The far left column of the table below is the aggregate ranking. To the right of the players' names are our individual votes. (Note that we each ranked well over 40 players to ensure the group's top 40 would be as representative as possible.) Next are the prior years' rankings of the players in the new 2014 Top 40 from 2013, 2012, 2011, 2010, 2009, 2008 and 2007, where applicable.
* (Cm) represents the collaborative effort among a group of very knowledgeable Cardinals fans from our Message Board. That group actually went on to rank 60 players. Click here to see the entire community list and their reasoning behind each selection.
|NA=not in Cards org|
|red = YTY decline|
|yellow = YTY flat|
|grn = YTY improve|
I will finish this segment with a look at some of the most notable player changes in 2014 from the 2013 list.
The Cardinals' top two drafted players, both left-handed pitchers, are the highest of the newly-ranked players. In each of the last two years, the Cards' top draft pick entered the top 40 at number four. I have already written about why I placed Kaminsky slightly ahead of Gonzales, but to net it out, there is the potential of a higher ceiling (as well as a better chance of flaming out).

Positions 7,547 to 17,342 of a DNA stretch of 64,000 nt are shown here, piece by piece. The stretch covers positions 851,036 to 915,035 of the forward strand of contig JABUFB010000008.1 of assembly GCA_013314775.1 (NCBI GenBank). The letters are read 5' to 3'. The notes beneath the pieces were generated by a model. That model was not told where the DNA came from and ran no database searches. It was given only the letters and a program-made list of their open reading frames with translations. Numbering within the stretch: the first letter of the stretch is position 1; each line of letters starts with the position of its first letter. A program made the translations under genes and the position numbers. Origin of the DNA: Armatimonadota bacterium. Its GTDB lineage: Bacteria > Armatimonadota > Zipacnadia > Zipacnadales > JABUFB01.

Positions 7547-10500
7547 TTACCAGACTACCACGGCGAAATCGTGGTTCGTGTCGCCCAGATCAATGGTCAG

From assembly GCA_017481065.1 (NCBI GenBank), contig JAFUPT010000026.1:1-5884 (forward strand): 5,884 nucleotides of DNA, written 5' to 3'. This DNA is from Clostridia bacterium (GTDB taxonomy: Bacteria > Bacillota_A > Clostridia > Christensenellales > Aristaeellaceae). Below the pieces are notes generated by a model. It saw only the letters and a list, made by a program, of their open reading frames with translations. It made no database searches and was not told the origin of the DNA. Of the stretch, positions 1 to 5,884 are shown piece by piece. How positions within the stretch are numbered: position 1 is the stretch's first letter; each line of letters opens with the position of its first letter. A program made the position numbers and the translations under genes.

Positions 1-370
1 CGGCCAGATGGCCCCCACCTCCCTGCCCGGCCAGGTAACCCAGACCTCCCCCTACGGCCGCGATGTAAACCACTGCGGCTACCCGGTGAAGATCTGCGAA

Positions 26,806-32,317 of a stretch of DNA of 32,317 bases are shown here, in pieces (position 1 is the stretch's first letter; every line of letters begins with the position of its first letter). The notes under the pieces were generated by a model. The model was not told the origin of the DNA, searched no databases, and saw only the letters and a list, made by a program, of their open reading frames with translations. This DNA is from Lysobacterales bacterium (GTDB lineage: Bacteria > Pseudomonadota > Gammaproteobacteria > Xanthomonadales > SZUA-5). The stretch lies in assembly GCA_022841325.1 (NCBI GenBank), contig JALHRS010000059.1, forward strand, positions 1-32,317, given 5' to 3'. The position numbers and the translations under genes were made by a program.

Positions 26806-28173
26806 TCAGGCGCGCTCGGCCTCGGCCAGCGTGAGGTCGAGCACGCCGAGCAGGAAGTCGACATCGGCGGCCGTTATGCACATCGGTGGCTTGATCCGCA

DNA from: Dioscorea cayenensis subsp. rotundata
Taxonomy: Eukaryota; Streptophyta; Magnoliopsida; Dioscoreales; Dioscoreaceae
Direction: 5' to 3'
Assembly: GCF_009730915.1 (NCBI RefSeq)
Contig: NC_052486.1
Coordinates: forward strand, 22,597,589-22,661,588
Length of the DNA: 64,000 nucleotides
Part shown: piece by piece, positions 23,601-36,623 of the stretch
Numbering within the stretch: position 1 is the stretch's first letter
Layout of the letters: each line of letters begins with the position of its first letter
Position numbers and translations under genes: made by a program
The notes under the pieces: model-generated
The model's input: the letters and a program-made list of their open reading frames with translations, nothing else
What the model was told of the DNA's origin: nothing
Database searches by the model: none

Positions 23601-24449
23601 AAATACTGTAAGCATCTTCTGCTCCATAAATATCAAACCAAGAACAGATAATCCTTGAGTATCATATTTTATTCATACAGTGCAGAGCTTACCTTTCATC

This time, it is another right-hander, Cory Jones, who makes his entry at 14. It would not be fair to expect Jones to replicate Maness' and Rosenthal's MLB success this soon. After all, Jones is still in A-ball. Organization Pitcher of the Year Zach Petrick stormed into the picture to capture of the number 16 spot after being passed over last winter.
(next: Stephen Piscotty - #12 to #4)
Oddly, last winter infielder Breyvic Valera made the exact same jump from number 39 to 19 as did lefty Tim Cooney this winter. I predict that Cooney will continue to earn his ranking in 2014, rather than slow as did Valera, however.
Several players made eight-spot improvements year-to-year, but outfielder Stephen Piscotty accomplished it where the pyramid is getting narrowest – moving into the top 10, and in fact joins the top four in the system.
I have to admit that last winter, I overreacted to one strong season from Garcia in the Appalachian League in 2012. While he still has the talent, the outfielder did not have consistent good health in 2013 and his results represented that. Maybe I have again overcompensated in the other direction by leaving Garcia off for 2014.
On the other hand, Rodriguez fell because he did not progress at the plate and went through a position change. He bounced back down to Palm Beach as he was moved off second base to a corner outfield spot, where his bat will have a tougher time playing. Rodriguez will likely be back at Springfield to open 2014.
Next up: This article series continues as we highlight the newest members of the top 40. Then, the voters highlight the players on our personal lists that did not make the 2014 consolidated top 40. We move next to our All-Prospect Team, the highest-ranked players at each position, dive into the numbers behind the top 40, take a look at our best and worst selections from 2013, the top prospects by level of play and finally those players that left the top 40 from last year to this.
Brian Walton can be reached via email at email@example.com. Also catch his Cardinals commentary daily at The Cardinal Nation blog. Follow Brian on Twitter.
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